You’ll only go in front of a judge if you can’t reach a consensus. At that point, a perfect stranger (albeit one with judgment and experience) will be doing his or her best to decide what’s right by your child.

How can I maximize my chances of winning my Texas child custody case?

Focus less on how the other parent is a “bad parent,” and focus more on what you offer. Focus on what you have done to care for your child.  Have you gone to medical appointments?  Do you attend school events?  Do you read to the child at night?  Those are examples of things that you can and probably should bring to the judge’s attention.

Are Texas judges biased against fathers in child custody cases?

Not in our experience.  Judges are more inclined to grant Primary Conservatorship to the parent who has been the “primary caretaker.” That refers to the parent who routinely gets up and takes the kids to school, gets them dressed and cleaned, feeds them, manages their events, brings them to their medical appointments, helps with their homework, meets with their teachers, and so on.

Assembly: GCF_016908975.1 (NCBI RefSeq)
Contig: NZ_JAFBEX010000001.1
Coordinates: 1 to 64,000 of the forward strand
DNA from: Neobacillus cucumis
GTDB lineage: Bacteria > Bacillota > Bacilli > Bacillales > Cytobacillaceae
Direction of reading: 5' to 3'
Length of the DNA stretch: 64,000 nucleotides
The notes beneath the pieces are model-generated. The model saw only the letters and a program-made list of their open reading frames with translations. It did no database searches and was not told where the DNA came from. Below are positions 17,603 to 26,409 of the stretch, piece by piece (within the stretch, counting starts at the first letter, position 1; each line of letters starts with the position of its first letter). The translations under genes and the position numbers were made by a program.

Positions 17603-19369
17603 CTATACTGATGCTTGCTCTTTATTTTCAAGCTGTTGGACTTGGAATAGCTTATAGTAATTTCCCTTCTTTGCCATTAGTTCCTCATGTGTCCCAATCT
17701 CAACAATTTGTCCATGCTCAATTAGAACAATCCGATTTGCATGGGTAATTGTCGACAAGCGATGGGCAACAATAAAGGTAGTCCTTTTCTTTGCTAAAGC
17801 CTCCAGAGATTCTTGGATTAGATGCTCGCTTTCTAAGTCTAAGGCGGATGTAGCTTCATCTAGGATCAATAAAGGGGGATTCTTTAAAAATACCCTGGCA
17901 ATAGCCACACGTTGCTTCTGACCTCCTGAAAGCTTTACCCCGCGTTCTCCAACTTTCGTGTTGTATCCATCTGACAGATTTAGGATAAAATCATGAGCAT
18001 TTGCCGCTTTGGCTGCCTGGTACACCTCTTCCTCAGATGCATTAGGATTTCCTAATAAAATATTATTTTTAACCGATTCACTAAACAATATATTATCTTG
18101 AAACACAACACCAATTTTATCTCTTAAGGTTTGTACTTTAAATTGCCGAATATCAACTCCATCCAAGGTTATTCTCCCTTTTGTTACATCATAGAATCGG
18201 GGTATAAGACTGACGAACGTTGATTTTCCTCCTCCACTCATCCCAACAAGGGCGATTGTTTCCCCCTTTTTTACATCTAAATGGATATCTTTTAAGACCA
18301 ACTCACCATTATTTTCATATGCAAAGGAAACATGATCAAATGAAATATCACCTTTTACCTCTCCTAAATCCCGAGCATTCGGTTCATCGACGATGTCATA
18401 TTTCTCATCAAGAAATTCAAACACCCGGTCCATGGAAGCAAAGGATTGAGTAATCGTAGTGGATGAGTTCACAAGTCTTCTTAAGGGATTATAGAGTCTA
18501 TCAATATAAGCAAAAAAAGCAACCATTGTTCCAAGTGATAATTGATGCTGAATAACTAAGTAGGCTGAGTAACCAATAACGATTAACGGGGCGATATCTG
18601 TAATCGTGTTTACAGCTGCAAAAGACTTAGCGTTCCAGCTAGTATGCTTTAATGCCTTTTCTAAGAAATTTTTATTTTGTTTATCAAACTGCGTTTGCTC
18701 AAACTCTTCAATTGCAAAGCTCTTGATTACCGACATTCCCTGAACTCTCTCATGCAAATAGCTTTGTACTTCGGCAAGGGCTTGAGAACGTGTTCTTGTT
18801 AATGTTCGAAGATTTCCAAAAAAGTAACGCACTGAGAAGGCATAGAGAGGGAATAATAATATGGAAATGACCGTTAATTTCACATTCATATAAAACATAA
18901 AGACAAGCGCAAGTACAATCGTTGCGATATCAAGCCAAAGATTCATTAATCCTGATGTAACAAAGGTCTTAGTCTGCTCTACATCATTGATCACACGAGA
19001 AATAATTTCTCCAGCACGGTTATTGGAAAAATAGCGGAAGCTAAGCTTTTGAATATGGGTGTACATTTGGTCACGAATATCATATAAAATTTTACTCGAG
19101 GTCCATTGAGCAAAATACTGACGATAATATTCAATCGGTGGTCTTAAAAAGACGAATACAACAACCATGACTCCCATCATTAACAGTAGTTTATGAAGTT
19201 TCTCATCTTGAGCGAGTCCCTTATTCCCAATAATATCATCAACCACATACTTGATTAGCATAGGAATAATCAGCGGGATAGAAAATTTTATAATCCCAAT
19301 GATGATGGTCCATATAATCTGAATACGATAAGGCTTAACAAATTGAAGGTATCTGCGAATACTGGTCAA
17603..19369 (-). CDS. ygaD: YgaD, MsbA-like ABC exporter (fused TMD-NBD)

Often, but not always, that person is the mother. When it is the father, the father will have the stronger case for becoming the Primary Conservator.

How does Texas view unwed parents in child custody cases?

As long as neither parent is “unfit,” Texas courts prefer to foster a relationship between both parents and their child, even if the parents aren’t married.  The court may be inclined to set up a co-parenting schedule and to send both parents to parenting classes, to ensure both parents have the skills to deal with their child, and confidence in one another’s ability to do so.

What makes a parent “unfit” for child custody?

The legal definition is a parent who would significantly impair the child’s physical health or emotional development.  Of course, the reasons for that can vary.  A drug or alcohol problem may render a parent unfit, as can a severe mental illness, or an established pattern of abuse or neglect.

How do allegations of abuse affect a child custody case?

It depends on how well you and your lawyers handle the allegations.  If you are the accused you will want to focus on rebutting or disproving those claims.  There may be an investigation. It’s in your best interests to cooperate.

If you’re the accuser, you need to provide the courts with proper documentation, and you need to focus on the relevant aspects of the problem to ensure the judge takes you seriously.  You will need to share with your attorney any photographs, medical records, or police reports that help establish a pattern of abuse.  Many people allege abuse to get a “leg up” in court.  In the absence of any evidence those claims may be dismissed, and your effort may backfire.

Other questions?

Contact Evans Family Law Group in Austin today to discuss your family’s unique situation.